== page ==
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Which Years Of Used Honda Crosstours Are Most Reliable?

in Reliability
Blue Honda Crosstour

Honda Crosstour by Jatronic - CC-BY-SA-4.0

Previously known as the Accord Crosstour, the Honda Crosstour was a midsize crossover SUV introduced in 2009 as a 2010 model and was part of Honda’s Accord line. This curious vehicle was designed to combine the features of a sedan and an SUV, offering a solid mix of style, interior space, and comfort.

The Crosstour was positioned as a more upscale and adventurous alternative to the traditional Honda Accord sedan. It aimed at consumers looking for additional cargo space and off-road capabilities without moving to a full SUV. As such, the Crosstour faced competition from various midsize crossovers and wagon-like vehicles, including the Toyota Venza, Subaru Outback, and Nissan Murano.

However, despite its unique offering, the Crosstour needed help finding a substantial customer base. The mixed reception to its design, strong competition, and shifting consumer preferences towards more traditional SUVs led to declining sales.

For today, we’ll walk you through all the Crosstour models to determine the most reliable Honda Crosstour year. Let’s take a look.

2012-2015 Honda Crosstour

Introduced as the Accord Crosstour in 2009, the name was shortened to Crosstour in 2012. This four-door hatchback offers a raised ride height and front or all-wheel drive. It combines the look of a wagon with the versatility of a hatchback without resembling an SUV. Inside, it has a roomier and wider cabin than the Accord but with less driver visibility.


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Avoid: 2012 Honda Crosstour

With the 2012 model year, Honda has dropped the “Accord” namesake from the Crosstour. While the 2012 Crosstour is a highly-rated vehicle on its own, it’s considered the worst in the lineup and certainly the least reliable. According to, the 2012 Crosstour has accumulated 60 complaints and four recalls.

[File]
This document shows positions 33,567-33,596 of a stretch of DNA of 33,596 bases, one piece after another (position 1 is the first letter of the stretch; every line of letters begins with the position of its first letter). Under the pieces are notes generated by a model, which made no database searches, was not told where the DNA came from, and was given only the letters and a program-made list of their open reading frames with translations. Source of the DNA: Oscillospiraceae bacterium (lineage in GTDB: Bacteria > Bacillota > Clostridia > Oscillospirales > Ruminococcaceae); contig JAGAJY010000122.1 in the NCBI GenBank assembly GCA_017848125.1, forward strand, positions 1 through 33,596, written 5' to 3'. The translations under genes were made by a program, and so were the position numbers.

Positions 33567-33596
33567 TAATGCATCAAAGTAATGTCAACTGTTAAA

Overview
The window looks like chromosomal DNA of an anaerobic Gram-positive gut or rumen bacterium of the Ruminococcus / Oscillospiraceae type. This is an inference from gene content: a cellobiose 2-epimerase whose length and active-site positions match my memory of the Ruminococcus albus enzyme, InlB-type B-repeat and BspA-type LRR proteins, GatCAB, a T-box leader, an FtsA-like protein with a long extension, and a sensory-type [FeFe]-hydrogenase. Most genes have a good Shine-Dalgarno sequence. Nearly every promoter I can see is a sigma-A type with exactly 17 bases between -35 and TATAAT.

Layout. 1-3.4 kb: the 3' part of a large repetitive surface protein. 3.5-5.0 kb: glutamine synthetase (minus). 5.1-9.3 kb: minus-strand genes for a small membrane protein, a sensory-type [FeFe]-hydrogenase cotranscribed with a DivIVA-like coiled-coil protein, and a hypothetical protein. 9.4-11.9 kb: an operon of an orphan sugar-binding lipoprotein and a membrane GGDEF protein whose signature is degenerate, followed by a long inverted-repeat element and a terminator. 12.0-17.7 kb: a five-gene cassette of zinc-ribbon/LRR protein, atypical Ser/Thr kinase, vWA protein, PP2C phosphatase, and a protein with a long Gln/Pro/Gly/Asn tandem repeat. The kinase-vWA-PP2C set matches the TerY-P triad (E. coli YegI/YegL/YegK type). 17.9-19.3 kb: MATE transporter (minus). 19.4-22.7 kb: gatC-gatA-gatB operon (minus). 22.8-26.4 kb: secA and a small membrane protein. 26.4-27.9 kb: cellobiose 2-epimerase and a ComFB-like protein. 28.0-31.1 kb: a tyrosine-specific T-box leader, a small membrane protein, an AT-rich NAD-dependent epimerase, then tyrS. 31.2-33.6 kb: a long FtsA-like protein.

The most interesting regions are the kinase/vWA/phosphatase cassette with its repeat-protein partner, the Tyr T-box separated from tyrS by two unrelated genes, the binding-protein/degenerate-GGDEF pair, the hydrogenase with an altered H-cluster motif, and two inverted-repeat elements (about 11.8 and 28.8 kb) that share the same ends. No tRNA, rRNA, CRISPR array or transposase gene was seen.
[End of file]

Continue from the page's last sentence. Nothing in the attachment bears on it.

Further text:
CarComplaints says that the number one issue of this Crosstour is premature brake wear. Several owners reported premature wear on rear brake pads and rotors, requiring replacements much earlier than expected. Complaints included concerns about the quality of the brakes, with one owner suggesting that Honda installed cheap brakes. Ultimately, the premature brake wear issue contributed to overall dissatisfaction with the vehicle for some owners, with some claiming they’ll never buy a Honda again.

In addition, several owners have also complained about the car’s shaking/shuddering drivetrain issue. One owner reported that the vibration issue started suddenly, affecting the left side of the vehicle, and persisted despite tire replacement and alignment. The problem was resolved after replacing the axle. Another complaint involved vibration from a bad driveshaft/axle bushing/bearing at 56,000 miles. Despite replacement, minor vibration persisted, leading to concerns about potential transmission issues.

If you’re looking for the most reliable Honda Crosstour year, keep looking.


We’re going to explore the specific Honda Crosstour years to avoid, focusing on the issues and recalls that have impacted certain models.

Avoid: 2013 Honda Crosstour